Woodside under fire over taxpayer funding allegations

AUSTRALIAN oil giant Woodside Petroleum has copped heat over whether or not it will receive the backing of the Export Finance and Insurance Corp to develop its Senegal offshore SNE Field in West Africa.
Woodside under fire over taxpayer funding allegations Woodside under fire over taxpayer funding allegations Woodside under fire over taxpayer funding allegations Woodside under fire over taxpayer funding allegations Woodside under fire over taxpayer funding allegations

Paul Hunt

Senior Journalist: Energy & Commodities

Paul Hunt
The SNE development will be Senegal's first offshore oil development and is a joint venture between Capricorn Senegal (40%), Woodside (35%), FAR Ltd (15%) and Petrosen (10%). 
SNE is a deep-water oil field discovery some 100 km offshore south of Dakar and has an estimated production capacity of 100,000 barrels of oil per day. First production is targeted for 2022.
The potential funding of the field development through the EFIC came to light yesterday, when The Guardian pointed the finger at Woodside accusing them of taking taxpayer cash and not paying its fair share of corporate tax. 
The Guardian claimed that Woodside paid no corporate income tax in the 2016-2017 financial year. However, Woodside Consolidated Group paid $750 million in tax in that financial year.
Since the article was published, Greenpeace told Energy News it held serious concerns over Woodside's SNE development and condemned the use of taxpayer dollars being spent to support fossil fuel projects.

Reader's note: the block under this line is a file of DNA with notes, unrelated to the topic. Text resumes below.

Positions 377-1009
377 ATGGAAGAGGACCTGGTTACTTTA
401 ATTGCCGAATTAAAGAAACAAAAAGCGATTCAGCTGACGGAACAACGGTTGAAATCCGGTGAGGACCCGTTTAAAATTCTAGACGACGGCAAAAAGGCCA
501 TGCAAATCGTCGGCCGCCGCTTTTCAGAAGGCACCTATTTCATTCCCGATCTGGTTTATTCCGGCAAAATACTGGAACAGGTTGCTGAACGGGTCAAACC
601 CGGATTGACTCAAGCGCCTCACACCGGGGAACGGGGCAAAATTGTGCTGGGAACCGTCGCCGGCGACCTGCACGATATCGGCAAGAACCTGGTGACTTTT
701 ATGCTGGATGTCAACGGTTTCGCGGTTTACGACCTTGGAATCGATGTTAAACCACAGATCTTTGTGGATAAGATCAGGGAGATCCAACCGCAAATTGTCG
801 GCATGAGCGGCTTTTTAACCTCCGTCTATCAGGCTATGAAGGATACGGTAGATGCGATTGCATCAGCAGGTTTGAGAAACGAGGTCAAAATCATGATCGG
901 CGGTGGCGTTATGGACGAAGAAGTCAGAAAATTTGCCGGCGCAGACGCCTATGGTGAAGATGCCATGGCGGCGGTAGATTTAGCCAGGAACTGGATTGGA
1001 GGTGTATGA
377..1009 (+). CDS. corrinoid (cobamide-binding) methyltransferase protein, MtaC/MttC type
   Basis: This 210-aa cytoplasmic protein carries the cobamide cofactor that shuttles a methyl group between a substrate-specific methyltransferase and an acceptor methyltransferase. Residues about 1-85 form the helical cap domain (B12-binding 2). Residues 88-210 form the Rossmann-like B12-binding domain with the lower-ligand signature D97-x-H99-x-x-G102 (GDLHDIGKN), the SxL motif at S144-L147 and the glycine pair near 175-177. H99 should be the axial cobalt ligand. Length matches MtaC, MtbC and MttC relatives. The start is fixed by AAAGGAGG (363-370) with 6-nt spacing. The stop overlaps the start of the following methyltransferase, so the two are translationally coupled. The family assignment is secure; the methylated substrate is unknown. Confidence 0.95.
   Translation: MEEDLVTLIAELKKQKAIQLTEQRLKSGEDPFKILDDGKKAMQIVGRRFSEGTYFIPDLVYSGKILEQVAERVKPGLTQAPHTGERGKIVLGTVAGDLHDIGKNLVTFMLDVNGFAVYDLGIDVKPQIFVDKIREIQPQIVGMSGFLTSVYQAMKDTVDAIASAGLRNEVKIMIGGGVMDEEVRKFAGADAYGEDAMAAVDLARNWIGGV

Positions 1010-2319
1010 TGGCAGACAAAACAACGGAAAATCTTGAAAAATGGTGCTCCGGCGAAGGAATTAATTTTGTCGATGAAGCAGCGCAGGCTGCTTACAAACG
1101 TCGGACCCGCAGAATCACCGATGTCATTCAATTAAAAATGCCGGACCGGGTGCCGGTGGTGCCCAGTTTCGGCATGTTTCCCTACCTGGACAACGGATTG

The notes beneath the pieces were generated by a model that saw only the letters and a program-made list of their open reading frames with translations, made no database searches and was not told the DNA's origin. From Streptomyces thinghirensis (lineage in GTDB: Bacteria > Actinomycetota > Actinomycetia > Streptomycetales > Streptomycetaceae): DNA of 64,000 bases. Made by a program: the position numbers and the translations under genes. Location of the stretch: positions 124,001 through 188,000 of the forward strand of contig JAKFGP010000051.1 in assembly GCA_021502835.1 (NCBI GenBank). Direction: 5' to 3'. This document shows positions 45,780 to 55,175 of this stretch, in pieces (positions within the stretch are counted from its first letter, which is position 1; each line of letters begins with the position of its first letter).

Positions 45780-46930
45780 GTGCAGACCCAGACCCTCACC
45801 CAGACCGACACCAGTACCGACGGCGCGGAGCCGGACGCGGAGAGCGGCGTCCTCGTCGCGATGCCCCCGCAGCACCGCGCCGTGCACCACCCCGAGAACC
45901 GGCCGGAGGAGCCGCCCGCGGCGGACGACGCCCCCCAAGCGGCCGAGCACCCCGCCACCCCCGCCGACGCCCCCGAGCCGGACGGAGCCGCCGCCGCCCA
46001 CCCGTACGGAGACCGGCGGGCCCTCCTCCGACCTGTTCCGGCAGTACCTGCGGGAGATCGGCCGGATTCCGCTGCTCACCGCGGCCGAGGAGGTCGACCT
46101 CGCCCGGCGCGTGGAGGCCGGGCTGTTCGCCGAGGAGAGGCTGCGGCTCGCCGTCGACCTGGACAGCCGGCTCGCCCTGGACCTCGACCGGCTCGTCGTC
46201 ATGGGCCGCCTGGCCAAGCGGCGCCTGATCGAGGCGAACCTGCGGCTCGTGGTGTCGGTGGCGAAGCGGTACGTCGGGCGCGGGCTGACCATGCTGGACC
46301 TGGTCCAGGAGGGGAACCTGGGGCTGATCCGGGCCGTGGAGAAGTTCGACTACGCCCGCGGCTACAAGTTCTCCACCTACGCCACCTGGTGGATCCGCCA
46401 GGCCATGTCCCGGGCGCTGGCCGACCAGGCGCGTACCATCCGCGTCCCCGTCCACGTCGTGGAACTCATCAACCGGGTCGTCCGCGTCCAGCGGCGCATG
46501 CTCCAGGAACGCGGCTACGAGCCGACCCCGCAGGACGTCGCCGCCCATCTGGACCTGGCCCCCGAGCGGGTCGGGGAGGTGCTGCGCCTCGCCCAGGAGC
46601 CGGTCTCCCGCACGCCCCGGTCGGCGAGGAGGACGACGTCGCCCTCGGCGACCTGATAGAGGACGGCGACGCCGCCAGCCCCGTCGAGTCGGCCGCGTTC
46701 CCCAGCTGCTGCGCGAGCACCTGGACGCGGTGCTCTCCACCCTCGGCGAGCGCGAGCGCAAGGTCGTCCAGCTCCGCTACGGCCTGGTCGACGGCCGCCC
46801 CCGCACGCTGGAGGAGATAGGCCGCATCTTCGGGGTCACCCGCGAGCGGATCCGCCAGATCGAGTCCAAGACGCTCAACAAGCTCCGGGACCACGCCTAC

"Australians would be disgusted to learn that their taxes are potentially going to be used to boost the profits of oil and gas exploration in Africa - particularly at a time when we need to be urgently moving away from fossil fuels," Greenpeace Australia Pacific senior campaigner Nathaniel Pelle said. 
"It is appalling that Australian taxpayers should be expected to underwrite fossil fuel production especially where it involves Australian firms potentially plundering the resources of developing countries." 
Greenpeace cited a recent move by Norway's sovereign wealth fund to move out of oil and gas saying investments like Woodside's SNE field were "risky" given the "urgency for the work to move fast" to reduce fossil fuel consumption. 
"Oil companies are notorious for tax avoidance, not to mention undermining workers' rights through dodgy labour firms, and seeking to water down environmental regulations in order to cut their costs - we shouldn't give them a helping hand," Pelle said. 
Woodside however expect major benefits from the development for the Senegal national economy as well as direct and indirect employment opportunities at both a national and regional level. 
The Senegalese government approved the proposed Environmental and Social Impact Assessment in early January. 
Greenpeace said it had not reviewed their environmental impact assessment but note that this proposal is in an important area for both commercial and subsistence artisanal fisheries as well as being a critical site for endangered turtles.
The Phase 1 development concept for the SNE field is a stand-alone FPSO facility with subsea infrastructure which will allow subsequent phases of development, including options for potential gas export to shore and for future subsea tiebacks from other reservoirs and fields.
It is unknown how much cash Woodside could receive under the EFIC, however in the past it has provided a loan of around $500 million for fossil fuel developments in PNG. 
Woodside was trading at $34.84 per share.